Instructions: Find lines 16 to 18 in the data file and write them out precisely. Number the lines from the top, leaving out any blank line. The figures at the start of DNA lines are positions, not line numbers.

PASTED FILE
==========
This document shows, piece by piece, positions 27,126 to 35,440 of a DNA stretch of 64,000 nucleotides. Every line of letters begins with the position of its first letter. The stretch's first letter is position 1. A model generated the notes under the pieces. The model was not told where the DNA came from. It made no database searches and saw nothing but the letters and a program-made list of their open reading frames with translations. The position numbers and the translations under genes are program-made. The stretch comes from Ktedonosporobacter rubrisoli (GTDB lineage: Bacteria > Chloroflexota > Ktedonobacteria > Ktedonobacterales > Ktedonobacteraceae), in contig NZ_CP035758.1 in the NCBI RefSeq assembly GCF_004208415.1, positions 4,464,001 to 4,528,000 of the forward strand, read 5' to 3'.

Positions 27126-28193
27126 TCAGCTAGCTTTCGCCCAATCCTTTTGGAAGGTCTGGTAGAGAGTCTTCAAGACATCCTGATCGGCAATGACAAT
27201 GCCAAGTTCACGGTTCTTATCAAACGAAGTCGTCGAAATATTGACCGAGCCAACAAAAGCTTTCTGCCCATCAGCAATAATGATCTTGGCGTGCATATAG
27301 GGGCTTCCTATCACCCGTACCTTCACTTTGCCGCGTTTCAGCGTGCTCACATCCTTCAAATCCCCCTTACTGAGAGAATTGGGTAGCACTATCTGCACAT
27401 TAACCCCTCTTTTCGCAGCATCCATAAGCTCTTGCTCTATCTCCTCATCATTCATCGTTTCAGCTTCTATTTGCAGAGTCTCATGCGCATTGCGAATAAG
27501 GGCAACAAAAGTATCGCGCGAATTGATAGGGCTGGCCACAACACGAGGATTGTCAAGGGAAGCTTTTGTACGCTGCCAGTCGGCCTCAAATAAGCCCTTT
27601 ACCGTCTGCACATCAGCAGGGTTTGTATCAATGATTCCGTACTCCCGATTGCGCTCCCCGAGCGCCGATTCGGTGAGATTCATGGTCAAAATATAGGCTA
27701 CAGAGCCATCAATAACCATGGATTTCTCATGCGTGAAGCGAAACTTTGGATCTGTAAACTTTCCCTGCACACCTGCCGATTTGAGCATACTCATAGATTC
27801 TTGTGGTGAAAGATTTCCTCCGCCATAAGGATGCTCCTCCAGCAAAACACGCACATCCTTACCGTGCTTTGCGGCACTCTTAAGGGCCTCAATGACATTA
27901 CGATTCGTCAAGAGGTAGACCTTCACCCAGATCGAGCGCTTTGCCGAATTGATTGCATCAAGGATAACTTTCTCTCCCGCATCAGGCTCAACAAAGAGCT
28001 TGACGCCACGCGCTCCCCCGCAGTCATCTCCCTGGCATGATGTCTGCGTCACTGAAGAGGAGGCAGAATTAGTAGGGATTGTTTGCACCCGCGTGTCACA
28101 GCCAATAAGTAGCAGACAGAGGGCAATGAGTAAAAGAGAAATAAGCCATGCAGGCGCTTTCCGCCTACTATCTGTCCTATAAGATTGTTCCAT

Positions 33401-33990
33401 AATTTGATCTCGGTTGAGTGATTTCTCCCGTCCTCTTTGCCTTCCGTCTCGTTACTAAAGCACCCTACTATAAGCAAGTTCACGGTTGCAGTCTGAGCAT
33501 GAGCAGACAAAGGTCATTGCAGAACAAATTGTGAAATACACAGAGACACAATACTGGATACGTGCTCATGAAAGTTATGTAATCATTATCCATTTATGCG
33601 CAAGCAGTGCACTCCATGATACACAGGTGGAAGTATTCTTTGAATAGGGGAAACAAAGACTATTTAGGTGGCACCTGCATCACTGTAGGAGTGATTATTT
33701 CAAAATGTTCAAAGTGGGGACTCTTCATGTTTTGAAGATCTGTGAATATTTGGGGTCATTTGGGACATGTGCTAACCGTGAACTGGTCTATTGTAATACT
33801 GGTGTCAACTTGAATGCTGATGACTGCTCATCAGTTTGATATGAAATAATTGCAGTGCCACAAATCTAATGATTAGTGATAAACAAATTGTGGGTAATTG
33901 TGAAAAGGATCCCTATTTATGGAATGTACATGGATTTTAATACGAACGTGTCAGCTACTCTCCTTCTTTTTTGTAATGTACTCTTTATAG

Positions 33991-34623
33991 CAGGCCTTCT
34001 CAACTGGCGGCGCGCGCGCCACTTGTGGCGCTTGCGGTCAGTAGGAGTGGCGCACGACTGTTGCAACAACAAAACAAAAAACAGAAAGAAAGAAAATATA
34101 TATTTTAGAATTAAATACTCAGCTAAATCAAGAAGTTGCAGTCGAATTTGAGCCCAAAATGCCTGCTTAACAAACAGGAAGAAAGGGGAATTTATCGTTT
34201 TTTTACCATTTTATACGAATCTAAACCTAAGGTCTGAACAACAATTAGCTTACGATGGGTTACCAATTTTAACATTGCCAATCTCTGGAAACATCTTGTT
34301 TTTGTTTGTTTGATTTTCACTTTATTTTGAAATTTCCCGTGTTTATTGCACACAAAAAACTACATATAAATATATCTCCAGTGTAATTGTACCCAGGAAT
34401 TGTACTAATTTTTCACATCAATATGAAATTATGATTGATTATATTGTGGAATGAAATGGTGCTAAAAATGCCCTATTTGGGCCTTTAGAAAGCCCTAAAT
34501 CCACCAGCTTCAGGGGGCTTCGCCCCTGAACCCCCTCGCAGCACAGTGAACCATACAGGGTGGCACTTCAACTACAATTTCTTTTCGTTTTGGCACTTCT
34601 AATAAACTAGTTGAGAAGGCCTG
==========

33501 GAGCAGACAAAGGTCATTGCAGAACAAATTGTGAAATACACAGAGACACAATACTGGATACGTGCTCATGAAAGTTATGTAATCATTATCCATTTATGCG
33601 CAAGCAGTGCACTCCATGATACACAGGTGGAAGTATTCTTTGAATAGGGGAAACAAAGACTATTTAGGTGGCACCTGCATCACTGTAGGAGTGATTATTT
33701 CAAAATGTTCAAAGTGGGGACTCTTCATGTTTTGAAGATCTGTGAATATTTGGGGTCATTTGGGACATGTGCTAACCGTGAACTGGTCTATTGTAATACT